Don’t let your team go unpaid for a project. Filing your liens is the best security you have for protecting your pay but finding and understanding your state’s particular set of lien laws can be a bit confusing. We’re here to take away the complexity and confusion and give it to you straight. If you work in West Virginia and need to know the lien laws, this is the site for you. Here, we break down exactly what the state of West Virginia requires for you to properly file a valid construction lien and bond claim.
How to File a Valid lien in West Virginia:
- Place 1* Contractors must file their liens within one hundred (100) days of completion of the contract work.
- Place 2* and below Contractors and Material Suppliers must send notice of unpaid amounts to the Owner and file their lien within one hundred (100) days of last work and/or materials supplied.
- Anyone who performs work for a company incorporated in West Virginia or that company’s Place 1* Contractor can have a lien on all the real estate and personal property the company owns if they file a notice with the County Court within ninety (90) days of last work.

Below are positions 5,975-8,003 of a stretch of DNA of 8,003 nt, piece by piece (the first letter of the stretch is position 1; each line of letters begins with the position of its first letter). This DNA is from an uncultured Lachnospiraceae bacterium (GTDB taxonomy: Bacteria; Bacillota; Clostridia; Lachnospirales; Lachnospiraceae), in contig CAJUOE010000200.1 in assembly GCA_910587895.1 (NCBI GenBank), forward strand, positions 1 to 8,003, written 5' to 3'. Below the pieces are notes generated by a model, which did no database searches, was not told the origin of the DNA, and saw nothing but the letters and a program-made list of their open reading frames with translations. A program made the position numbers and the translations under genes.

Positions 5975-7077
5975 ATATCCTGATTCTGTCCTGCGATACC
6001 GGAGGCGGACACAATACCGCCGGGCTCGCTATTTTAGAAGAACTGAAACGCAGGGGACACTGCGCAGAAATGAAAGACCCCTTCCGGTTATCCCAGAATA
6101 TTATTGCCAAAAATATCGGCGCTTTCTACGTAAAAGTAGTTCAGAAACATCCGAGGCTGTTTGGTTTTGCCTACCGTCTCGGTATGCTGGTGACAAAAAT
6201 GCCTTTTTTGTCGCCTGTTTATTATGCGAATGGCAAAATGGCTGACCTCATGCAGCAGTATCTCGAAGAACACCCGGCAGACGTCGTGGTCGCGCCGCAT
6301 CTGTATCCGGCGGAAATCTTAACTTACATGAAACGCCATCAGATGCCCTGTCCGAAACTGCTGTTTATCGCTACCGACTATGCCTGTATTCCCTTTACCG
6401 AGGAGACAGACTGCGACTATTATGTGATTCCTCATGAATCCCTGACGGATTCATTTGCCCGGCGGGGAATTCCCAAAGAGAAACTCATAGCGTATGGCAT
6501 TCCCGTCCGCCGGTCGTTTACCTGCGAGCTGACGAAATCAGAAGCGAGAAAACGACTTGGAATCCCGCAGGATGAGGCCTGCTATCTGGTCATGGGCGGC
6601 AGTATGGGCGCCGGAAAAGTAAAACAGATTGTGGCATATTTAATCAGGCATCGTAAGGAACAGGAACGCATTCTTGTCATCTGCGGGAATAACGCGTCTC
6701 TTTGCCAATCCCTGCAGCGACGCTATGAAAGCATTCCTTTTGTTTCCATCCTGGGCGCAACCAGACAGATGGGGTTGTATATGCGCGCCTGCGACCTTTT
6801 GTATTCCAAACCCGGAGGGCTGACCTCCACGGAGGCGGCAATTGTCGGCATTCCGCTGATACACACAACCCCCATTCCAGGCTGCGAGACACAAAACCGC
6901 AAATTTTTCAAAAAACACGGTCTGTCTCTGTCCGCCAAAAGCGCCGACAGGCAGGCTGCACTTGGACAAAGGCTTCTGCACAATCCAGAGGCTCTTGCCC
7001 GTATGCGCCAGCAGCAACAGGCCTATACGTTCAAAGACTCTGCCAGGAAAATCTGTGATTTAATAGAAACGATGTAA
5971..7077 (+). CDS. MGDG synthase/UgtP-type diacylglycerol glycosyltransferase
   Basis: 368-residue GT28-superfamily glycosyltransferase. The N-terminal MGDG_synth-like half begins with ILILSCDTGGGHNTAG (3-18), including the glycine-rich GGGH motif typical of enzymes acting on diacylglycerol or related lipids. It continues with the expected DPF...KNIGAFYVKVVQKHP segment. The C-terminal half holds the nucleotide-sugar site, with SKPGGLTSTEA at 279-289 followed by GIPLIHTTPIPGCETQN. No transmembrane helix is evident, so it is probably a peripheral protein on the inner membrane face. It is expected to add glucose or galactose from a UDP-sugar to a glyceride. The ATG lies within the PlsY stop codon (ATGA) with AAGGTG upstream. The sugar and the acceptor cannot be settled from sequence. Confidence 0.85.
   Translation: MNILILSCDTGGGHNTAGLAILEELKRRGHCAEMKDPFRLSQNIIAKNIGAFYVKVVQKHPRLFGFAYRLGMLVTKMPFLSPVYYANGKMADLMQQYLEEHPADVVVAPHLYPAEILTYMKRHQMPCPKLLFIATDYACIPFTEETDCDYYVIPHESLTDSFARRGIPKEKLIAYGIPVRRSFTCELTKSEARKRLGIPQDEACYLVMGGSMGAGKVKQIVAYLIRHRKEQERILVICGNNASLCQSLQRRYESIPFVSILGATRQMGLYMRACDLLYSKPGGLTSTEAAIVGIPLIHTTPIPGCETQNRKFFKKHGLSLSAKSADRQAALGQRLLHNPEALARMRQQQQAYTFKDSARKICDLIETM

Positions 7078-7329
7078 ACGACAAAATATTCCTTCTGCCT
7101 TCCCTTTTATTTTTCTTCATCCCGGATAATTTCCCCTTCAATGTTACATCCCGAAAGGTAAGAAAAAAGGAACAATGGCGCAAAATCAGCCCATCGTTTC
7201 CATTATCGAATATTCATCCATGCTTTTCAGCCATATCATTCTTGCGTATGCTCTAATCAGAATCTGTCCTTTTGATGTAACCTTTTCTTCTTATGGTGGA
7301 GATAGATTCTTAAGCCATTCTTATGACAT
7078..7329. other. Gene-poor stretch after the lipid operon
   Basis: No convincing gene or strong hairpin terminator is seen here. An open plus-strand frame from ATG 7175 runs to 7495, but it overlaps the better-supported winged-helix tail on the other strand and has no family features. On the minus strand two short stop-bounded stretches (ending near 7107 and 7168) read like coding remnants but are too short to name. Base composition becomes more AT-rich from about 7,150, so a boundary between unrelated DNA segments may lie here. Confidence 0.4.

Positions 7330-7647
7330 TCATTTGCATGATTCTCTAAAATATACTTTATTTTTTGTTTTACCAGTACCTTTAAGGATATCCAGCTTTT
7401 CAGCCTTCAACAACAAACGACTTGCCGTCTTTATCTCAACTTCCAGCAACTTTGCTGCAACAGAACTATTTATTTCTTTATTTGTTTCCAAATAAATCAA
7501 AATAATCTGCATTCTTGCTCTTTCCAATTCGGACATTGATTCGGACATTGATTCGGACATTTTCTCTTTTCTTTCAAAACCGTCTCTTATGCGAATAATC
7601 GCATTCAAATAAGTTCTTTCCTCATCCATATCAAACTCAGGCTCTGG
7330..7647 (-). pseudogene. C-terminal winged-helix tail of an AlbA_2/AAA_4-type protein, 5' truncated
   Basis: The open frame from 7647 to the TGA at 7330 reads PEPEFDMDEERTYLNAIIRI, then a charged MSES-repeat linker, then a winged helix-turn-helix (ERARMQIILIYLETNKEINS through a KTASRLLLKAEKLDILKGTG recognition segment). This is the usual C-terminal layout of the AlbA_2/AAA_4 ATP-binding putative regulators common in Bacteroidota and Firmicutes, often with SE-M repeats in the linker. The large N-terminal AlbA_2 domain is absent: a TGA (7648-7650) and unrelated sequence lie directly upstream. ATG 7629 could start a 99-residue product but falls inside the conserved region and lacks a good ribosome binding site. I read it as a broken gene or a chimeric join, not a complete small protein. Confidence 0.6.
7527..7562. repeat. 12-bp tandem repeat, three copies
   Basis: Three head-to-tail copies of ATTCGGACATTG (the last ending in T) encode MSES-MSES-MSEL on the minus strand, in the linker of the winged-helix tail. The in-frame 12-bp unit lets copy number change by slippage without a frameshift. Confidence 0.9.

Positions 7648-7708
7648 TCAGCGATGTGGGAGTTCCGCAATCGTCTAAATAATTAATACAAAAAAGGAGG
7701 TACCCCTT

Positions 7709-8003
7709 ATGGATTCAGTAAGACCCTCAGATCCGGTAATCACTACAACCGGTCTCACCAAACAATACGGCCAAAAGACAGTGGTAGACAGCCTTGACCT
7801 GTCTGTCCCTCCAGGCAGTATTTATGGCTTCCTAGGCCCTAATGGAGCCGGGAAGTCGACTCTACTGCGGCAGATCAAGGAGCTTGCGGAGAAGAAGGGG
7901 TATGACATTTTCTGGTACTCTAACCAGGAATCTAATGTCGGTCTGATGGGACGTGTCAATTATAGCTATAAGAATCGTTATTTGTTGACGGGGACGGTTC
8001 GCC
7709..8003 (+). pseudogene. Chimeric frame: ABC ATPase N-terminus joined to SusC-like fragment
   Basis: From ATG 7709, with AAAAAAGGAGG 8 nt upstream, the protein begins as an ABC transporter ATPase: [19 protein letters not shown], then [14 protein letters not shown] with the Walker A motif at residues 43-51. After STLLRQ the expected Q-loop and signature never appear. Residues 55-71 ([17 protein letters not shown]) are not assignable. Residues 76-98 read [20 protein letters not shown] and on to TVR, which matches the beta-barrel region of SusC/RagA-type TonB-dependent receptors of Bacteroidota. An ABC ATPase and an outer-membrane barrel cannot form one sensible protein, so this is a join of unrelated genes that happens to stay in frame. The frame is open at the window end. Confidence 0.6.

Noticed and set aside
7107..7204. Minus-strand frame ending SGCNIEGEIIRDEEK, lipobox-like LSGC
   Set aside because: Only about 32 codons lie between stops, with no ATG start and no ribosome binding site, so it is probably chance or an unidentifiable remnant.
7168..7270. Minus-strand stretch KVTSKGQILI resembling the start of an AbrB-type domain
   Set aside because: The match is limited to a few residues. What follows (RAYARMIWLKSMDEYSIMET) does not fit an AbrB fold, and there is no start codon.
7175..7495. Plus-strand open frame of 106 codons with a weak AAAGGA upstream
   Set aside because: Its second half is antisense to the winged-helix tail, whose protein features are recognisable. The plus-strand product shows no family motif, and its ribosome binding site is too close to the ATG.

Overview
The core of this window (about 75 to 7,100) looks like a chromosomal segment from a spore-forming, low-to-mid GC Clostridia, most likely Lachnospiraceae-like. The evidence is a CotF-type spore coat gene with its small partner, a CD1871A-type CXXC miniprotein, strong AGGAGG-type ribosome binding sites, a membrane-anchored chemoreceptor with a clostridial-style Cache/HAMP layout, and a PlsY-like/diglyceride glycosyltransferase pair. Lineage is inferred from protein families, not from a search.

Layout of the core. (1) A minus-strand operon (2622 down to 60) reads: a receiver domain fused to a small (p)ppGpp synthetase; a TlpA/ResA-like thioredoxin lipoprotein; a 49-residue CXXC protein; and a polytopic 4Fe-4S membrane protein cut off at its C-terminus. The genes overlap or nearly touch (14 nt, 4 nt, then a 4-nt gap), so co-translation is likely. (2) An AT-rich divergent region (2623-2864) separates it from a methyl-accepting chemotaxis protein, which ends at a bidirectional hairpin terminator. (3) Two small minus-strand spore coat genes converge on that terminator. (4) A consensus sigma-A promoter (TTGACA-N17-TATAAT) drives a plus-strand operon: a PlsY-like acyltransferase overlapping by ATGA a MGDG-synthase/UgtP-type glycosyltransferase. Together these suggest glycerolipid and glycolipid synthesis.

- You must file suit to enforce your lien within six (6) months of it being filed.
How to Have a Valid Bond Claim in West Virginia:
- A bond is required on public projects.
- You need to follow the instructions on the bond to have a valid bond claim.
If you work in West Virginia, you must have a grasp of the lien laws in your state. Your lien and bond rights are there to protect you, and filing your documents properly is the best way to enforce them. If you want someone else to take care of filing your construction lien or bond, and do it the right way, contact an experienced West Virginia lien lawyer who understands construction law. Our sister company, The Cromeens Law Firm, has a 90% success rate of collections before having to foreclose on a lien, saving you costly legal fees. Your business is counting on your collection efforts to survive. Sharpen your strategy and ensure you collect what your company is owed.
*The “places” referenced in the rules above correlate to the Construction Food Chain Chart from Karalynn Cromeens’ book,
Quit Getting Stiffed. The chart can be found here to use when following these lien and bond rules.